Fun with data

No matter your job, the amount of data you consume each month is probably going up exponentially. For most of us there is a time when we need to share that information with others, but column after column of data in a spreadsheet can be tedious. Fortunately there are some fantastic, free, online tools available to turn endless amounts of data into cool maps, attractively visualised graphs or even storyboards.


Crowdmap is not just a cool tool for mapping data but also a fantastic way to collect additional data. Crowdmap can be used to track geographic reports on just about any event. It’s built on the Ushahidi platform which was originally built to monitor election violence in Kenya, but is today used for a range of mapping services.

Crowdmap can be used to collate reports from around a country (or even globally) and map those onto interactive maps. Users can log reports using the web, e-mail, SMS or any of the smartphone applications available. Incident reports can include links to video, websites and other data as well as the standard location information.

In its most serious form it could be used to track disasters such as floods, fires or even election results. It can just as easily be used to track your company’s various branches or the services they provide; or it could be used to map sales of a product across the country. Even better, evolving crowdmaps can be played back to reflect changes over time.

Open Heat Map

While Crowdmap is great for mapping data as it evolves, OpenHeatMap is perfect for taking existing data and mapping it in any way you like.

OpenHeatMap takes spreadsheet data, including data in Google Docs spreadsheets, and converts it into coloured heat maps. There are myriad ways the data can be represented and, like Crowdmap, if you have datasets from different time periods these can be played back to illustrate how they evolved.

Heat maps created with OpenHeatMap are also easy to embed in online articles or other presentations.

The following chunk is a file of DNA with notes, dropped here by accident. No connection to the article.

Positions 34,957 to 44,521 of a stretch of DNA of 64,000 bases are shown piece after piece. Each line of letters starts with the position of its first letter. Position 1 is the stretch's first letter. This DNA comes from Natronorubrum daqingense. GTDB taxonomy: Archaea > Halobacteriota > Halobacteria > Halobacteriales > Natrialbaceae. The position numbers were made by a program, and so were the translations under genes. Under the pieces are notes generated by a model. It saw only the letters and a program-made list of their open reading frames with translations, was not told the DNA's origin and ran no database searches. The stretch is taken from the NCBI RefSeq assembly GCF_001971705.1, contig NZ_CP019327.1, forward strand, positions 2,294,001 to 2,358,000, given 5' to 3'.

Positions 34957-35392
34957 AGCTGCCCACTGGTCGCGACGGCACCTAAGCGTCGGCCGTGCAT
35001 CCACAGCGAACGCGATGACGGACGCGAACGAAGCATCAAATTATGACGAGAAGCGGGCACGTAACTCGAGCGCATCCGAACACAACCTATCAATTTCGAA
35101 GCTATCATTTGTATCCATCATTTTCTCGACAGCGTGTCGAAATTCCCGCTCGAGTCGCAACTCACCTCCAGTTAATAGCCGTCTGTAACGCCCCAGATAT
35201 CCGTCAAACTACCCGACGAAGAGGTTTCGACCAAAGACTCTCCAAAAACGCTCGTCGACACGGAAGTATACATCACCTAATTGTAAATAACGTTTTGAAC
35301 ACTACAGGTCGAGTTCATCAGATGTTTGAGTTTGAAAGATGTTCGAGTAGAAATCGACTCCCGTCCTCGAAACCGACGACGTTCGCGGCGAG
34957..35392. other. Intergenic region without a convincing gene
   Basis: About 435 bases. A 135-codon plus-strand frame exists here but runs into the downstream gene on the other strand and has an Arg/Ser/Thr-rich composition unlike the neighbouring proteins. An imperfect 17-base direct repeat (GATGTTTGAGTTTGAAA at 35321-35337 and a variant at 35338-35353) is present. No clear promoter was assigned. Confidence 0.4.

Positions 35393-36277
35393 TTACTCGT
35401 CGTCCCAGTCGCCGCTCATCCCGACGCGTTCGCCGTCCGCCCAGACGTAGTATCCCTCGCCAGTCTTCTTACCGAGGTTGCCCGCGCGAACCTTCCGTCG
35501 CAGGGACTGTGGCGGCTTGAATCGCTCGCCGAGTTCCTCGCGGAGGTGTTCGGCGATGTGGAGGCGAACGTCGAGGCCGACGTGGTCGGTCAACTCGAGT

Data doesn’t always have to be in spreadsheet columns. One of the major generators of information today are social networks such as Twitter, Facebook and YouTube. The problem however, is that this information is spread across a range of services which are usually isolated in their own silos.

Storify is one of a new generation of online tools that makes it easy to pull these various sources into one place.

Storify makes it easy to search multiple social media streams and mash these up into new streams around particular topics. So, for example, a major news event such as the assassination of Bin Laden, will generate thousands, if not millions, of tweets, videos, news stories, blog posts or photos. Storify makes it easy to search these various sources for information and then drag-and-drop these into a coherent timeline. The timelines can include freeform text, pictures,videos, tweets and many other sources.

Like OpenHeatmap, Storify “stories” can be embedded in website pages and other presentations using basic HTML.

For sample timelines created using Storify take a look at the Storify website.

Google Fusion Tables

Google has a huge collection of free online tools to slice and dice data just about any way you can imagine. Among them is Fusion Tables, a relatively simple tool to upload, merge, share and visualise large volumes of date. Essentially it’s a super-powerful spreadsheet with some clever enhancements.

With Fusion Tables you can upload your own tabulated data (or use other publicly available data), merge it with other tables and then visualise the results in a variety of ways including as mapped data, charts, timelines or even storylines if you have the right kind of data. The results can then be embedded into your website using simple iframe tags, which Google provides for you.

If that sort of thing grabs you, then another Google project will be right up your street: Google Public Data Explorer. The data explorer is a collection of publicly available data that provides for hours of entertainment if you’re into manipulating data.

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Fun with data